A Quaker Lobby in the Public Interest
The Budget Process for the Fiscal Year 2010
New Budget Proposal
In late February, 2009, the president will present Congress with his budget proposal for Fiscal Year 2010 (FY10). Because this is a transition year and the president has only been in office about a month, the FY10 budget proposal will be an outline, or “budget blueprint”. The president will release a more detailed budget proposal in late April or early May 2009 to help direct the Appropriations Committees.
Immediately following the release of the president’s proposal, the House and Senate Budget Committees meet to consider major categories of spending and propose a budget resolution for their respective chambers to approve. By the spring, both the House and Senate must pass their respective budget resolutions. The budget resolution names a ceiling for “discretionary spending,” which is the amount available to Congress for all of its appropriations bills.
Each chamber has an appropriations committee with twelve subcommittees. After Congress sets the ceiling for discretionary spending, each subcommittee allocates funds to specific federal agencies and programs under its authority. For instance, the Labor, Health and Human Services Subcommittee allocates funds for the Department of Education and the National Institute on Occupational Safety and Health. Once a subcommittee agrees on its appropriation bill, the bill must be approved by the full appropriation committee and then the full House or Senate. That’s why, in a classic world, twelve appropriations bills are considered by each chamber, agreed upon, and signed by the president.
For a fuller explanation of the three stages of budget work, see The Federal Budget, A Congressional Performance in Three Acts.
How You Can Direct the Appropriation Process
Step One: Find out whether your representative or one of your senators serves on an appropriations committee.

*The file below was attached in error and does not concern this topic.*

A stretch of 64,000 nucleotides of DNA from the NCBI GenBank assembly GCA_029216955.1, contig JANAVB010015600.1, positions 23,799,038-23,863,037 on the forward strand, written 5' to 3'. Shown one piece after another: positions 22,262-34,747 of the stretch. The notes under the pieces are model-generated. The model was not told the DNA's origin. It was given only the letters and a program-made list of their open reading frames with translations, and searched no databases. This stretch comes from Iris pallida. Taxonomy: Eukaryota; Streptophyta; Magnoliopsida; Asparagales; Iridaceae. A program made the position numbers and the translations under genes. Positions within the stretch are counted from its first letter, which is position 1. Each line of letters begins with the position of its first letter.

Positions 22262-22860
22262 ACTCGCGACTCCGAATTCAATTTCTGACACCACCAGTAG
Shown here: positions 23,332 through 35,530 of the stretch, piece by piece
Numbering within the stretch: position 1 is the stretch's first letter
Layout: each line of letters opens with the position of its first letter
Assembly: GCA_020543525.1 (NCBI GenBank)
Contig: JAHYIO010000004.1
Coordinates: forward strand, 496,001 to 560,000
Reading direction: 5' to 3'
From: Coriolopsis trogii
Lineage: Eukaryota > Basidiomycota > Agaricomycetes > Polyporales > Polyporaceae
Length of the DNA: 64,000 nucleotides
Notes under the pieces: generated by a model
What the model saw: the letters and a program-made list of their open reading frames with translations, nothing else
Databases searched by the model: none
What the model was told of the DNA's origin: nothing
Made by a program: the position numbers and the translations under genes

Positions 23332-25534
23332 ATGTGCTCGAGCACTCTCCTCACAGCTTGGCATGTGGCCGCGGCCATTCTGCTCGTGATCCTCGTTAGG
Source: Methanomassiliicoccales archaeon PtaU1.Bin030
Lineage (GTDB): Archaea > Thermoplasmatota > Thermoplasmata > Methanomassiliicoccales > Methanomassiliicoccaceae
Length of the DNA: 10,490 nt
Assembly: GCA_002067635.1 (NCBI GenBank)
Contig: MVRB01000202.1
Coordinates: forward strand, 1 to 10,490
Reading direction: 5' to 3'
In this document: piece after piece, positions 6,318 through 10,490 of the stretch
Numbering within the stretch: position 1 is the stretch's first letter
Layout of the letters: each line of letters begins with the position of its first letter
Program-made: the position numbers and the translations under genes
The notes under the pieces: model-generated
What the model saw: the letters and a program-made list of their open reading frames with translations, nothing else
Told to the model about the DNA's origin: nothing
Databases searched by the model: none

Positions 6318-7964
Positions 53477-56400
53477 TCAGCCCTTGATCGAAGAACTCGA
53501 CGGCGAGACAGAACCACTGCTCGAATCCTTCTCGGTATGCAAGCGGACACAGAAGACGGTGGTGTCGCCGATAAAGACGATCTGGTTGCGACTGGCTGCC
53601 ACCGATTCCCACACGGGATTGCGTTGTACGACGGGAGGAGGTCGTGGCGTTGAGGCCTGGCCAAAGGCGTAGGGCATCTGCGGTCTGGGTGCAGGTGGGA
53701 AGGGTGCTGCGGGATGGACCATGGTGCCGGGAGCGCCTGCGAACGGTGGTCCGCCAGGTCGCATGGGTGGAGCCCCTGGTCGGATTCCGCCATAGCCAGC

Step Two: If one of your senators or your representative is on an appropriations subcommittee, you have a special opportunity to lobby them about the particular programs assigned to them. Use your special chance: stay in touch with them throughout the process (about January to July).
|If you are concerned about:||Stay in touch with members of these appropriations sub-committees:|
|Military spending, conventional weapons, funds for wars in Iraq, Afghanistan.|| Defense Committee and |
and Military Construction, Veterans’ Affairs, and Related Agencies
|Nuclear weapons, nuclear waste||Energy and Water Development|
|Peaceful prevention of deadly conflict, conflict resolution, reconstruction, diplomatic services||State, Foreign Operations, and Related Programs|
|International aid, education and cultural exchange programs||State, Foreign Operations, and Related Programs|
|Contributions to international organizations||State, Foreign Operations, and Related Programs|
|Energy programs||Energy and Water Development|
|Environmental protection||Interior, Environment and Related Agencies|
|Immigration, border patrol||Homeland Security|
|Disaster Assistance Loans; Emergency Food and Shelter||Homeland Security|
|Native American Affairs||Interior, Environment and Related Agencies|
|Nutrition programs: food stamps, food banks, school lunches, food for elderly, WIC program, etc||Agriculture, Rural Development, Food and Drug Administration, and Related Agencies|
|Education programs – elementary to college||Labor, Health and Human Services (HHS), Education, and Related Agencies|
|Health care and health research (other than Medicaid and Medicare, which are funded as entitlements)||Labor, HHS, Education, and Related Agencies|
|Social Services (child care, elder care, child support enforcement, community programs, etc. )||Labor, HHS, Education, and Related Agencies|
|Employment training, displaced worker programs, etc.||Labor, Health and Human Services, Education, and Related Agencies|
|Affordable housing||Transportation, Housing and Urban Development and Related Agencies (HUD)|